Twenty-seven years later, Jacob Wetterling has been found. The horrific details have been dredged out and pushed into the light, and collectively we begin again the grieving process of a boy most of us never met, but whom all of us mourned. He changed our Minnesotan childhoods. Jacob’s abductor and killer will only serve up to 20 years as part of a deal he made with authorities in exchange for releasing the full story of what happened all those years ago, and it doesn’t seem to be – because it isn’t – enough.
A college student has been released early from his already short sentence for the vile, unspeakable act of violence he committed towards a woman he’d known for a few hours in a club. That’s not enough justice for her.
The looming presidential election literally gives me nightmares, terrified as I am of one of the candidates and marginally impressed with the other. I worry about trigger-happy bombs dropped, and give thanks that my husband’s eyesight would prevent him from a draft.
I’m a bundle of anxiety. And aren’t we believers supposed to lean into peace? The kind of peace that swoops right past understanding. The kind of peace that consumes and relieves when it makes sense to be full of fear. The kind of peace that is supernatural, extraordinary, available.
But when evil seems to overtake, to run rampant, to threaten our being… When it shocks us into a fear-induced cocoon of living… When evil seems to be bigger, we rally. We realize we’ve been deceived by it’s snare because evil. does. not. win.
Love overcame. Love flows wild and free. Love gently becomes our being. Love doesn’t shock or strike. Love is always bigger. Love wins.
But evil is often easier to see.
So what can we do?
Jacob’s mom, Patty Wetterling, gave a statement earlier this week that has lodged itself into my heart. When asked, “What can we do to help?”, she said:
Say a prayer.
Light a candle.
Be with your friends.
Play with your children.
Eat ice cream.
Help your neighbor.
That is what will bring me comfort today.
It feels like nothing, doesn’t it? Like brushing over tragedy and fear, sadness and bad news? It feels like we’re sad for a moment then we move along with the tide, writing off non-action as activity.
But God takes our small offerings and He gives them wings. Like the offered loaves and fishes, placed into his hands while thousands watched, He still makes miracles from our mundane and that which we place in His hands is secure. Even if it doesn’t make sense. Even if it’s not right away. Even if… He still holds it all.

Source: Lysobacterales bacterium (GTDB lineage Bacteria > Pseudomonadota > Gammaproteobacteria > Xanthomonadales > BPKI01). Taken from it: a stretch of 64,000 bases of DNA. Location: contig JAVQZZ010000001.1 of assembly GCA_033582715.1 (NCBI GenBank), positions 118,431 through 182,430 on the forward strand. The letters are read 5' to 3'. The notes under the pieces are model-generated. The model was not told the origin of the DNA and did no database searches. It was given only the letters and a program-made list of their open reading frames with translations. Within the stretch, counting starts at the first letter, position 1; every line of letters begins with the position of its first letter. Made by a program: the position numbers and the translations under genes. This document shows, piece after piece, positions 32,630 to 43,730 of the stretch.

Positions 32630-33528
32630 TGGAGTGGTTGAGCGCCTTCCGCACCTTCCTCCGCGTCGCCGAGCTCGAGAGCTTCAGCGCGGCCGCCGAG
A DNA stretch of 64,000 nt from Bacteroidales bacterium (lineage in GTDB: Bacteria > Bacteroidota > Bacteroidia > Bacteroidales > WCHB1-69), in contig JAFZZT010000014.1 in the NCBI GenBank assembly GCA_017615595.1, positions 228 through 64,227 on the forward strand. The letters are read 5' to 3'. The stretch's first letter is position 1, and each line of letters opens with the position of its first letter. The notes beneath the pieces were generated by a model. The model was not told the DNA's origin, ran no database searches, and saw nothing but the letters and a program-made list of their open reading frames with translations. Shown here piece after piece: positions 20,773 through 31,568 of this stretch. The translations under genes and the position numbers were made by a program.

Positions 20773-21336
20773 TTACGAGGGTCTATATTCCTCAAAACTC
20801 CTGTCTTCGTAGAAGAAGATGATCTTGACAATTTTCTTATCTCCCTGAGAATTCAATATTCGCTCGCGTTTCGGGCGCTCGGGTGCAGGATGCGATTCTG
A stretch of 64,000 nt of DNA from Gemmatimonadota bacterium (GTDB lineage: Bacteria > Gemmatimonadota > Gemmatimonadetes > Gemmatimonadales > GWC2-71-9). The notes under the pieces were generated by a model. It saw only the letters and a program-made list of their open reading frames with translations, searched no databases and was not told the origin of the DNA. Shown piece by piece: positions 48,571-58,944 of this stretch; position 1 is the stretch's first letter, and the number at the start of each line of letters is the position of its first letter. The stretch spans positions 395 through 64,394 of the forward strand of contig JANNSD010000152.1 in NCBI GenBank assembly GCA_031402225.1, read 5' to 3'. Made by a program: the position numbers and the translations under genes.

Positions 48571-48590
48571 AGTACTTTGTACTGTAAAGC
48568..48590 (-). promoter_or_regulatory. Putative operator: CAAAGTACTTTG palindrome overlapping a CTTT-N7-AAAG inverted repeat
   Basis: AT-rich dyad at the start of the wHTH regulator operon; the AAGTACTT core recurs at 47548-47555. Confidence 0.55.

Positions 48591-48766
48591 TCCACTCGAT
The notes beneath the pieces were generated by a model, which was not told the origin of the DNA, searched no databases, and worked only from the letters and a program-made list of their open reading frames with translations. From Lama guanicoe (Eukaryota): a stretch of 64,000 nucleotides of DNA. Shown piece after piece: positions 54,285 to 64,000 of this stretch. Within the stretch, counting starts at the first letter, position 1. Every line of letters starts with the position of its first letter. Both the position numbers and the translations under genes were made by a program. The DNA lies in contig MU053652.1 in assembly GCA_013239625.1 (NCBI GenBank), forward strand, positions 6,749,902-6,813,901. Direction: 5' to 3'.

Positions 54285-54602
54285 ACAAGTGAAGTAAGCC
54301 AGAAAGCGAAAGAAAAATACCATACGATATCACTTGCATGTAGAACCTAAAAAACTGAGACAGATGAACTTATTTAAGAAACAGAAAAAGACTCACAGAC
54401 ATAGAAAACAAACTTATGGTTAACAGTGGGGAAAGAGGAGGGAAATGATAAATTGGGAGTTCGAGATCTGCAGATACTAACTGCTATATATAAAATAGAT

So in the actual face of tragedy, staring us down from the paper and the news and the internet, what can we do? How can we make love easier to see, more obvious and blatant than the evil that stares us down? When we know deep in our bones that love wins, we can love each other well.
Kiss our spouse.
Fit five on a bed at night for storytime.
Make peanut butter & jelly sandwiches.
Wipe rear ends and cheer for potty-going.
Take deep breaths.
Pick up the mail.
Appreciate a good cup of coffee. Send a friend $5 for her own good cup of coffee.
Go to church. Hug our friends.
Call our mom.
Give stickers to the kids. Hug them tightly when we’d rather send them to time out.
Make dinner. Eat together.
Leave the porch light on.
Scroll through Facebook and ‘like’ every single back-to-school photo.
Smile at a mom in line at Target.
Sing in the car.
Do our jobs well.
Turn off the TV.
Watch TV just for fun.
Let the kids stay in the bath for an hour and after, put them in matching pajamas.
Go to bed early and wake up the same. Stay up late and wear sweatpants all day.
Say ‘yes’ to your kids.
Love, love, love.
We can do our blessed, holy, sacred, everyday ordinary, normal with such love that He multiplies our offering. This is honoring. This is defying evil. This is love in action. And it is the best that we can do.
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